BRAIN SWITCHFear-related anxiety disorders—such as phobias and post-traumatic stress disorder—affect millions of Americans. Although treatment options such as psychotherapy, medication, and alternative therapies are widely available, their success rates vary. A team of international neuroscientists may have found a way to “remove” specific fears from the brain. 

The Anxiety and Depression Association of America (ADAA) report that 19 million American adults, or 8.7 percent of the population, have specific phobias, or strong irrational fear reactions.

Although some phobias develop in childhood, most phobias appear to emerge unexpectedly and without explanation in adolescence or early adulthood.

Using a combination of artificial intelligence and brain-scanning technology, a team comprising of researchers from Great Britain, Japan, and the U.S. may have discovered a way to unconsciously remove specific fear memories.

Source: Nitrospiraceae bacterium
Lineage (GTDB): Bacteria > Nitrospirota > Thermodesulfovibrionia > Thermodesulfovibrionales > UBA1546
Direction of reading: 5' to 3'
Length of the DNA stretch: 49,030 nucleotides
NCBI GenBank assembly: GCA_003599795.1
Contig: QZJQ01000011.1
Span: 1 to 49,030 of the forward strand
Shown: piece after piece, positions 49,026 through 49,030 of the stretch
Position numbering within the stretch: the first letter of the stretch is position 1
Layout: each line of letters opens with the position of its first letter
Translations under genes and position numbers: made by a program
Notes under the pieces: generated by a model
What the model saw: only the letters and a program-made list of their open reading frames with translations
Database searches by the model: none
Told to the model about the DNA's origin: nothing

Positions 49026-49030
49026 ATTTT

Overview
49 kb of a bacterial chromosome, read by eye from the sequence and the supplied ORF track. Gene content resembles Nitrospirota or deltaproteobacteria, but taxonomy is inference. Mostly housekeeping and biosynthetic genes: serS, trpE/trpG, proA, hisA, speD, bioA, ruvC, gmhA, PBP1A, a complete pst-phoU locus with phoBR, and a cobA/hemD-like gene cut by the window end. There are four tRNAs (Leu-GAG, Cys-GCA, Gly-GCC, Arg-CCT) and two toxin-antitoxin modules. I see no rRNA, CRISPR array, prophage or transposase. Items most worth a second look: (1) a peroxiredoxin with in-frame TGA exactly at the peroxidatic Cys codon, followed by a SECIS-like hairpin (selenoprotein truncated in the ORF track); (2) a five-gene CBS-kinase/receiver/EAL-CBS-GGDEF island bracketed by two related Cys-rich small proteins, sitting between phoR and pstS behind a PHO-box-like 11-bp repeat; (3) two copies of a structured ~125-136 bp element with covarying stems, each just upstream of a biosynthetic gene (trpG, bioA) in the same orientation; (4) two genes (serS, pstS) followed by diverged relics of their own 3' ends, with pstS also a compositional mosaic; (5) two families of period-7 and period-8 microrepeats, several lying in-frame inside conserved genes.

When they were able to identify the neurological pattern for representing fears, researchers tried to override the bad memory by giving their subjects a reward. 

The team repeated the procedure for 3 days. They told the participants that the reward depended on their brain activity, but they did not tell them how. 

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